### ShayanJ

I meant the departure from the way of thinking in classical physics. Otherwise I know what you mean by Copenhagen being intuitive ;).
Yeah, surely one of the main aims of any interpretation is to solve the measurement problem, but hidden variable theories have the extra (historical) aim of reducing the departure from the classical way of thinking. Of course this aim has diminished considerably from the first years of such theories but I think we should forget about it completely and focus on solving the measurement problem.
I'm not aware of the current status of the experimental search for Bohmian trajectories but is it really that they are as hard as string theory in terms of finding a way to observe them?

9. Jul 9, 2015

### atyy

Well, that should be hard as long as quantum mechanics holds. In Bohmian Mechanics the quantum prediction is due to a condition called "quantum equilibrium", which can be thought of as analogous to "thermal equilibrium" in statistical mechanics. Since in statistical mechanics, we also believe that the ensembles are not real, but instead the theory is only emergent due to the special condition of thermal equilibrium, then the reality underlying statistical mechanics is revealed by nonequlibrium phenomena described by Newton's laws. So one would have to look for violations of QM to hope to find evidence for Bohmian trajectories.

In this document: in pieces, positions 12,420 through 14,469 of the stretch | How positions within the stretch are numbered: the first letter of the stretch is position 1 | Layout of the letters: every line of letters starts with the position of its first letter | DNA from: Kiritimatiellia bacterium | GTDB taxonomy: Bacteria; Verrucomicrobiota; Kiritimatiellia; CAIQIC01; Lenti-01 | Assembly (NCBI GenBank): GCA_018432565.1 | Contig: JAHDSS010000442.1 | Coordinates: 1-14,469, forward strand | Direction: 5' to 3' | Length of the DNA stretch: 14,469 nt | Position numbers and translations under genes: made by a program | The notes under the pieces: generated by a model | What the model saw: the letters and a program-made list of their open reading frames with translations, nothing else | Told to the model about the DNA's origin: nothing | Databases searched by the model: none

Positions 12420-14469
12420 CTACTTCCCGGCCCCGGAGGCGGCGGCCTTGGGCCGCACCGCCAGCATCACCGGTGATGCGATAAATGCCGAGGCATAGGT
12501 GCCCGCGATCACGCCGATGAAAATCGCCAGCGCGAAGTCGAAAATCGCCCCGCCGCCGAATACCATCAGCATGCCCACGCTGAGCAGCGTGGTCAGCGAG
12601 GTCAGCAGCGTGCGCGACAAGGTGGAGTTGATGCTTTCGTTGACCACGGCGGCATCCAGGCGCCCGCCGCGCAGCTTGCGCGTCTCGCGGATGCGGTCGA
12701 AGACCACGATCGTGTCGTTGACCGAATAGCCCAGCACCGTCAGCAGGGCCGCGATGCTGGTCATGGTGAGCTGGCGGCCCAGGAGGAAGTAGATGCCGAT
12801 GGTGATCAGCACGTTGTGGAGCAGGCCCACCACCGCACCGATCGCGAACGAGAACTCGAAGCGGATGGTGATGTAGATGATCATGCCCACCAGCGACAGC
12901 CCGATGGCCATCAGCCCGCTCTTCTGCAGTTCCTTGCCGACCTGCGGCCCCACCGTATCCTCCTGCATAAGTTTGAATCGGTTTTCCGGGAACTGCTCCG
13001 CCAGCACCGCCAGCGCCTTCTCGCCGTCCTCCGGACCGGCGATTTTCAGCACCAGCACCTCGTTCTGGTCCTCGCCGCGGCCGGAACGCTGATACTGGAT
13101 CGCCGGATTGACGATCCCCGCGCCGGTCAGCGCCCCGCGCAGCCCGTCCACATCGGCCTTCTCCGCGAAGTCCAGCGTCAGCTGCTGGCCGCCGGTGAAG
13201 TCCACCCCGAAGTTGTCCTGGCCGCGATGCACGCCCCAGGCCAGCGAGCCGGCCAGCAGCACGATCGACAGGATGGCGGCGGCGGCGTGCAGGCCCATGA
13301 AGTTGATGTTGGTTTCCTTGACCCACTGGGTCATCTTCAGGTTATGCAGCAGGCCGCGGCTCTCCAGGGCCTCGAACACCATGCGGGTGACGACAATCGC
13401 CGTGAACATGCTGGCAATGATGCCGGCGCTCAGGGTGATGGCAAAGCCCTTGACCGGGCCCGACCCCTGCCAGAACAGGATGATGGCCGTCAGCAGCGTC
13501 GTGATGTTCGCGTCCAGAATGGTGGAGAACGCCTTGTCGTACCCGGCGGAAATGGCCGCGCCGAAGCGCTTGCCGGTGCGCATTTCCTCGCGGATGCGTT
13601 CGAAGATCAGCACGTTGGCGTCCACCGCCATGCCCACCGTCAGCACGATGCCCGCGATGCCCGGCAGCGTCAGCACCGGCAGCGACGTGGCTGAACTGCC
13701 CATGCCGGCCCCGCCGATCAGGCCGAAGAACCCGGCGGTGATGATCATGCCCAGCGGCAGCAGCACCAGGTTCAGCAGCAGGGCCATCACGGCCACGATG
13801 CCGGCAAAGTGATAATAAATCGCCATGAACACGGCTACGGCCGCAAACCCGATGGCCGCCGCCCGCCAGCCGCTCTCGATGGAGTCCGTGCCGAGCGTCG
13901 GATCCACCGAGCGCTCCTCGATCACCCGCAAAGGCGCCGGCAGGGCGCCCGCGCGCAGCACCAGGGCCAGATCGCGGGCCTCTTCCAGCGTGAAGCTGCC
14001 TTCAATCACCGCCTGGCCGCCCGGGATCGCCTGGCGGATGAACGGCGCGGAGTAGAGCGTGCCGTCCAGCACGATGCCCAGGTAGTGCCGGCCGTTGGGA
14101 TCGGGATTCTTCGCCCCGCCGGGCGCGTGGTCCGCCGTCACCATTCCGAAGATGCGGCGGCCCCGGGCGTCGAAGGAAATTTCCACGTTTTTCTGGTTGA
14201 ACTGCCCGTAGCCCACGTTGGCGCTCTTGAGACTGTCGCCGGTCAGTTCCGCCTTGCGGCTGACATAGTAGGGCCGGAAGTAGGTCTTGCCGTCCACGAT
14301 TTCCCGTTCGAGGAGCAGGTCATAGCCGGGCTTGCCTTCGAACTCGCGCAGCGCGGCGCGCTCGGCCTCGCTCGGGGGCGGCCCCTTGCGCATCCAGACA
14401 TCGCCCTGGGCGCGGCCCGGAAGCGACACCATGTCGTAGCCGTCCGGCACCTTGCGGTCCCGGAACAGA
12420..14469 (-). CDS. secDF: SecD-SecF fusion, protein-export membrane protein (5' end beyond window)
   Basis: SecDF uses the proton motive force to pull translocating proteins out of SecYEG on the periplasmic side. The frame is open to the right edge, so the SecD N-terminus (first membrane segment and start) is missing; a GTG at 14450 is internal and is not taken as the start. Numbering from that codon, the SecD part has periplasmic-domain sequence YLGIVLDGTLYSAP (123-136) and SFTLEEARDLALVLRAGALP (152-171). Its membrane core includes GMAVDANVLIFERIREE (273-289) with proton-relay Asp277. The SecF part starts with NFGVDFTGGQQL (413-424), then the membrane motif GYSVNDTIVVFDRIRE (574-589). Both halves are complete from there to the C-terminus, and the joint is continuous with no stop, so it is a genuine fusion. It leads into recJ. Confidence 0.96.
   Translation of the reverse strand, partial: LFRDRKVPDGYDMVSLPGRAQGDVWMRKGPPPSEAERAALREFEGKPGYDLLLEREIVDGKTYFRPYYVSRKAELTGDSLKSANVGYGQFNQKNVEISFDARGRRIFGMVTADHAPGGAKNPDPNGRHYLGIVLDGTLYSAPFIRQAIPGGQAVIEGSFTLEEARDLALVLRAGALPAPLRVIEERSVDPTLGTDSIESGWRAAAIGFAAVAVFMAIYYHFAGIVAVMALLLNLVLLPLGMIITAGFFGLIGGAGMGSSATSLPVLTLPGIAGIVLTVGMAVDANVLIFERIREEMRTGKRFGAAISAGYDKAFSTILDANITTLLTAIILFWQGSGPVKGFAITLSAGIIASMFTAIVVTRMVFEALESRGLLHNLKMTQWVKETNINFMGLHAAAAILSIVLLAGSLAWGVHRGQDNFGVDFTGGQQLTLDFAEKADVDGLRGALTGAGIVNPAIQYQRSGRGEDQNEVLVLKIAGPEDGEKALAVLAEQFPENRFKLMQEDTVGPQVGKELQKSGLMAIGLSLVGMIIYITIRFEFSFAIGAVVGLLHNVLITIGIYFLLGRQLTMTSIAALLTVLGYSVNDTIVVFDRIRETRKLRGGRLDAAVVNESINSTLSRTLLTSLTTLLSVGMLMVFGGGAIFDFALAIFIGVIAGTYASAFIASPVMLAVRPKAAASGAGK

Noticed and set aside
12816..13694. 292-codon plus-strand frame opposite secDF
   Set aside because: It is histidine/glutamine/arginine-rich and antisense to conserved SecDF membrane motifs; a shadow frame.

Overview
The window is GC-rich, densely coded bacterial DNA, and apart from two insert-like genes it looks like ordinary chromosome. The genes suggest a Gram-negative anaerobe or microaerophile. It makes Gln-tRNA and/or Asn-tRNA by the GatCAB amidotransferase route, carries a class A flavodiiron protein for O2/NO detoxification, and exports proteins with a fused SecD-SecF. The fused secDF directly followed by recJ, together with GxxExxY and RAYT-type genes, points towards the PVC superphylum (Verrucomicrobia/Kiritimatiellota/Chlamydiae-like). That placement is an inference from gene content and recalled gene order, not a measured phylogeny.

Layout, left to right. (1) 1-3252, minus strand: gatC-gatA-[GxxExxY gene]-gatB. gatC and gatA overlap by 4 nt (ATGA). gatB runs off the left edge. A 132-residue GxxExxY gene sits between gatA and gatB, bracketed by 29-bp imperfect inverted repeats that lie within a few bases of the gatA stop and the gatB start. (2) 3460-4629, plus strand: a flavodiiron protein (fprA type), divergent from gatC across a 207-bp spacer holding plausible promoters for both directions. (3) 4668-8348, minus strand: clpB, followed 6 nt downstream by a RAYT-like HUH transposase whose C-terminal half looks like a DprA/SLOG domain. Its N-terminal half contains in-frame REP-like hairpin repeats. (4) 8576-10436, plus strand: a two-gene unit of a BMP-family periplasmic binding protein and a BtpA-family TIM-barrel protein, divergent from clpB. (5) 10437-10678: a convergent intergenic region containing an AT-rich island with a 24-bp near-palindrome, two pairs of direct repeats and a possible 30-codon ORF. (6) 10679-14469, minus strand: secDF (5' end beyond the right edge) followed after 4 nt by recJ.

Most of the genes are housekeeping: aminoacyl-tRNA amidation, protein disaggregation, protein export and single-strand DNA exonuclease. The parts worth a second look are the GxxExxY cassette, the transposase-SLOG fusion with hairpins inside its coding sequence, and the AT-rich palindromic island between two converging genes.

Like string theory, this is hard as long as we cannot observe deviations from our current "standard model". However, string theory has possible but unlikely scenarios in which we observe low-energy stringy phenomena http://resonaances.blogspot.com/2015/06/on-lhc-diboson-excess.html, and there are some suggestions that if we are lucky we might be able to observe Bohmian phenomena http://arxiv.org/abs/1306.1579.

More generally, there is research about experiments that might detect violations of QM and test other theories that attempt to solve the measurement problem such as CSL: http://arxiv.org/abs/1402.5421, http://arxiv.org/abs/1410.0270.

10. Jul 9, 2015

### atyy

Both BM and string theory are motivated by arguments that there is probably new physics, even though there is no observable violation of current theories.

11. Jul 10, 2015

### Staff: Mentor

A number of off-topic posts have been removed. Please, everyone, try to stay on-topic... A thread on pilot wave theories is not the place to raise talk about macroscopic measurements.

Last edited: Jul 10, 2015
12. Jul 10, 2015

### stevendaryl

Staff Emeritus
There are definitely things that are weird about Bohmian mechanics, but I don't think the KS theorem has much bite. The KS theorem says that there can't be a deterministic explanation of all variables (represented by all the possible observables, or Hermitian operators, in QM) in which those variables are intrinsic properties of the system. But in Bohmian mechanics, none of those variables are real, except for position. Observables such as spin are not intrinsic properties of a particle, but instead are artifacts of the interaction between the particle and measurement devices.

That's a more complicated view of observable, but there is nothing absurd about it.